In Shirley Jackson’s "The Lottery," how does the story use the theme "The randomness of persecution"?

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Shirley Jackson addresses the theme of the randomness of persecution in her short story, "The Lottery."  Like the Bible verse that says "the rain falls on the just and the injust" (Matthew 5:45), the lottery, although demented and wrong in every way conceivable, is at least impartial, giving everyone in the town the same blind chance.  It is the impartiality of the lottery, however, that might just be its cruelest feature, that innocent children and mothers, like Tessie Hutchinson, must be among its selection.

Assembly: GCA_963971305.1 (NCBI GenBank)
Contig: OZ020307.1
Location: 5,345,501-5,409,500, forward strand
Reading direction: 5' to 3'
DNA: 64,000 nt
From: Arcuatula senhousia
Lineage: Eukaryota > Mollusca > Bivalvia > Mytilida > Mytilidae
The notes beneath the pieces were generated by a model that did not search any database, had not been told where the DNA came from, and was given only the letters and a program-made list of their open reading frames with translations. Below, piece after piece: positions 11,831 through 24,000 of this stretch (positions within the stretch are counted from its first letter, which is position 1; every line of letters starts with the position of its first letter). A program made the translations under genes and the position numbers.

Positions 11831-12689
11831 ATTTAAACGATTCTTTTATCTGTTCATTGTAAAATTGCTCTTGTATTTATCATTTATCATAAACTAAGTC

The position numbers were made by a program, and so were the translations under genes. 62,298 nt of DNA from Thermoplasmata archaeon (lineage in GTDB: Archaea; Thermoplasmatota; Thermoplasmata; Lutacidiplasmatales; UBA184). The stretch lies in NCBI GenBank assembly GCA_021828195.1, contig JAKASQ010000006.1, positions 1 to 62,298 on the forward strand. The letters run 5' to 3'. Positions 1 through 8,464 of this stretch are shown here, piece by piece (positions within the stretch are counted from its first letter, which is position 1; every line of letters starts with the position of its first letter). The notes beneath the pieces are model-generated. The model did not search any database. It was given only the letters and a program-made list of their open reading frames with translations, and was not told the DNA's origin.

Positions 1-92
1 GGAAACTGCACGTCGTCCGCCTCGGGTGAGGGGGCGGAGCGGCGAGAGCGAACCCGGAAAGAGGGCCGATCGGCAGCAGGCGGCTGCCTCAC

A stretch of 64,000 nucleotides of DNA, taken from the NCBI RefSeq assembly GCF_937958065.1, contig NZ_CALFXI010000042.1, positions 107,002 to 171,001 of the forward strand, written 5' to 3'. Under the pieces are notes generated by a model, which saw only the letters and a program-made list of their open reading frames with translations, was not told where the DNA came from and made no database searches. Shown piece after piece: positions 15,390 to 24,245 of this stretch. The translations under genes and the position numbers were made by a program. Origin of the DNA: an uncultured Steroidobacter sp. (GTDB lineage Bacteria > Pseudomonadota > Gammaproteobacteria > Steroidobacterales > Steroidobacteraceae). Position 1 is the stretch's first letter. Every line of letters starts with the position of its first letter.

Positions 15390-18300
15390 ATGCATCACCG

Jackson condemns the lottery in this short story in the way that she chooses the hapless mother Tessie to be its victim; if the villagers had stoned a character who was presented throughout the story as a total jerk, the readers' reaction would not be quite so severe.  Because Tessie is such a non-threat and personable character, the readers see the evil of the wholesale lottery selection. 

Jackson's unhappy ending in "The Lottery" reaffirms the reality of life and the randomness of persecution.  Sometimes life is not fair, and as Tessie learns, there are no 'do-overs.'

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